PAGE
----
Simplifying the Global Oil Balance | RefinerLink

RL Blogs

Simplifying the Global Oil Balance

By Market Analyst Dan

May 13, 2012

Breaking down some of the key drivers behind the oil supply and demand fundamentals for your quick future reference.          


If you are overwhelmed by all of the oil supply and demand data available on the web, this blog will help you simplify the heaps of information into quick nuggets for your back pocket.  Whether you are a process engineer, a planning analyst, or a refinery manager, it’s still important to know some fundamentals behind the drivers of our business.

Although some speculative factors influence the price of oil or the cost of gasoline at the pumps, the laws of Supply & Demand still drive the bulk of global economics.  In this global oil balance article, I’ll highlight statistics around the following:


  • Why U.S. dependency on foreign oil remains a hot topic
  • How Saudia Arabia and OPEC have control over oil prices
  • Why China is the big bull in the global oil market
  • How Canada plays an important role in the U.S. oil demand strategy


The Global Oil Supply and Demand


Currently the demand for oil around the world is roughly 90 million barrels per day.  Daily global oil consumption broken down by regions is shown below.



As your intuition tells you, the U.S. consumes the greatest amount of oil as 80% of the North America demand is comprised of the U.S. alone – that is 19 Million BPD!


On the other side of the equation, global oil supply by region shows the following pattern.




U.S. Dependency on Foreign Oil


To place U.S. oil dependency into context, we revisit oil supply and demand fundamentals.  Simply put, the United States consumes WAY more oil than it produces.  As shown above, the U.S. consumes roughly 19 MBPD of oil. Since it only produces 8 MBPD, this results in a net import of 11 million barrels per day of foreign oil.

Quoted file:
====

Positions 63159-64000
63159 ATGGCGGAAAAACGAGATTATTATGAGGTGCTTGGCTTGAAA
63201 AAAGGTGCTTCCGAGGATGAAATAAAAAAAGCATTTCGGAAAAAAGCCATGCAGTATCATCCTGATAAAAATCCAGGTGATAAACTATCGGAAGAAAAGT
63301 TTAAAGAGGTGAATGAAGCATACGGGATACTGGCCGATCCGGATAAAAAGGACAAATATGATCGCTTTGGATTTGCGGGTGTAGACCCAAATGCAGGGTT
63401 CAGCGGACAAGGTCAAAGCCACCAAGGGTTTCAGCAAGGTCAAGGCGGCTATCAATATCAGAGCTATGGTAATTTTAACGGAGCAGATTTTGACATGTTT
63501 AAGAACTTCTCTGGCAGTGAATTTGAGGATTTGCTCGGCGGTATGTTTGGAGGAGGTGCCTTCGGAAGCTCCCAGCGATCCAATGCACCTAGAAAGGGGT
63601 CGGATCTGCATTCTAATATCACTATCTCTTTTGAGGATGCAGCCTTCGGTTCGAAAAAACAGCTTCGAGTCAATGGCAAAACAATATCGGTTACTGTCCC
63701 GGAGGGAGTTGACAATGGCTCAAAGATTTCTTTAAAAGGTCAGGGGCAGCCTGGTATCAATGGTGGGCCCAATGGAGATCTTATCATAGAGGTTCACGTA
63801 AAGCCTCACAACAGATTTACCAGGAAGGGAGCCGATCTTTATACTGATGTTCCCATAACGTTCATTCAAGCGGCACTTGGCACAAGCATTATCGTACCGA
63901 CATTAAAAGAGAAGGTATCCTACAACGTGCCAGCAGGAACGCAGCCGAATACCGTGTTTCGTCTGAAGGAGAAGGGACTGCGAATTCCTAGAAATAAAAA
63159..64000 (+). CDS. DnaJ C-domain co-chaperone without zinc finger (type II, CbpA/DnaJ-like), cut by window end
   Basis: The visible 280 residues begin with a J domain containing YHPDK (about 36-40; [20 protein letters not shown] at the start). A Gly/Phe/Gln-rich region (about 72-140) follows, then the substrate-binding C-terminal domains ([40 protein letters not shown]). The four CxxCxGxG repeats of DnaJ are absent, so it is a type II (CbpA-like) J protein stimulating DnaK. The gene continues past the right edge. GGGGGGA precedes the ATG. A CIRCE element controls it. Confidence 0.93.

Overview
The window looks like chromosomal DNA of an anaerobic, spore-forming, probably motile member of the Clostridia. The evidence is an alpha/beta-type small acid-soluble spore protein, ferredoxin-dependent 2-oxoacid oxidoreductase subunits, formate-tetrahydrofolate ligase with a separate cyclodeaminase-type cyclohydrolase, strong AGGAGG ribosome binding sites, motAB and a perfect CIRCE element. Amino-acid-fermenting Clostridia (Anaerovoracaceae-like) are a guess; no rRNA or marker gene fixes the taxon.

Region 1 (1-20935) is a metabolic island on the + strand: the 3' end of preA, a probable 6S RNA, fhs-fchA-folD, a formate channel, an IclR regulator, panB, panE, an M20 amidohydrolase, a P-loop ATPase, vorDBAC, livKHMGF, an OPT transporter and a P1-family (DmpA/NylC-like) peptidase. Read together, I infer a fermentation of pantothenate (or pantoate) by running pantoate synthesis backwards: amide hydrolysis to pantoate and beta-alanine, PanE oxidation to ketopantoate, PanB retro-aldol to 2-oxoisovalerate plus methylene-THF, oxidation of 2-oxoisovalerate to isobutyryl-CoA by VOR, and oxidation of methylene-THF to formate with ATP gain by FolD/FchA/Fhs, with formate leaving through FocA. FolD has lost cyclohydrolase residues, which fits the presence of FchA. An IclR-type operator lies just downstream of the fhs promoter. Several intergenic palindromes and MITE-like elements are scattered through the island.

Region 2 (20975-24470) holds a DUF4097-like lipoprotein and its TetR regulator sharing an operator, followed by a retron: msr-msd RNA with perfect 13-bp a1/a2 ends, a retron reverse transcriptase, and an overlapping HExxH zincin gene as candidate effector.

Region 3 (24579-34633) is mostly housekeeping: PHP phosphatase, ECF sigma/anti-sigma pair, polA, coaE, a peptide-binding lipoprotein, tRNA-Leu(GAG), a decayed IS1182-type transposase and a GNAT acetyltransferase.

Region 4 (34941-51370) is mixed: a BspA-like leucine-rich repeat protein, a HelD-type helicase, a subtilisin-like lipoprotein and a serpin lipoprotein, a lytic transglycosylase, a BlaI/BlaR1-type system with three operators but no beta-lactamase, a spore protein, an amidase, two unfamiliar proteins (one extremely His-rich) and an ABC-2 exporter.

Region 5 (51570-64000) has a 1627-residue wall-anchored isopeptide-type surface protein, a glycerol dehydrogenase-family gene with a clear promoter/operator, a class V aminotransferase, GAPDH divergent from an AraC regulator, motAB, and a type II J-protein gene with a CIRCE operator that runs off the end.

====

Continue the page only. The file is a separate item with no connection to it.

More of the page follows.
Believe what you want, but replacing more than half of our energy consumption with something other than foreign oil is just something not achievable within the near term. 



Saudi and OPEC Control of Oil Markets


“In the world of the blind, the one-eyed man is king”.


Relative-supply is the key driver of price economics.  It’s not necessarily who produces the absolute highest volume of oil that controls prices, but the difference in oil production relative to internal demand. 


Of the 90 Million Barrel per Day daily oil production, OPEC countries contribute 40% of that total.  Notice in the oil demand chart above that top oil consuming regions are non-OPEC.  It is the disparity in production and consumption that creates the power in oil market control that favor net oil producing


countries.  Since Saudi Arabia production alone contributes 25% to the total OPEC volume, one can intuit how Saudi interest shadow others.


One interesting fact that many do not recognize is that the U.S. ranks 3rd in total  


volume of oil production.  Many industry analysts even anticipate U.S. oil production to surpass both Russia and Saudi Arabia within the next 5 years, placing the U.S. as the top oil producing country.  But obviously that does not matter a whole lot since we still import as much oil as we produce.



Influence of China on Global Oil Markets


Putting the importance of China in the oil market into perspective is easiest done when comparing China oil consumption with that of the United States.  Currently China consumes half the volume of oil as compared to the U.S., which is roughly 10 million barrels per day. 



Given that the population of China is over 4 times that of the U.S., the consumption of oil is nearly 9-times higher per capita in the U.S. as compared to that of China.  Can you imagine how much oil China will need to consume when they start developing to a modern society?



Integration of Canada into U.S. Oil Strategy


Here’s a quick list of facts that support the high interest that the U.S. maintains in Canadian crude.


  • Canada ranks as the 6th highest oil producing country in the world
  • Canada is a net exporter of oil
  • Over 99% of Canadian oil exported is consumed by the United States
  • Canadian oil comprises roughly 30% of the oil imported by the United States 



Now that I’ve summarized some factors that influence the global oil economy, you have just scratched the surface on prominent factors that drive our business.  It’s a start, but there’s plenty more to explore.

Enjoy this content? Join our Free Newsletter    
Do NOT follow this link or you will be banned from the site!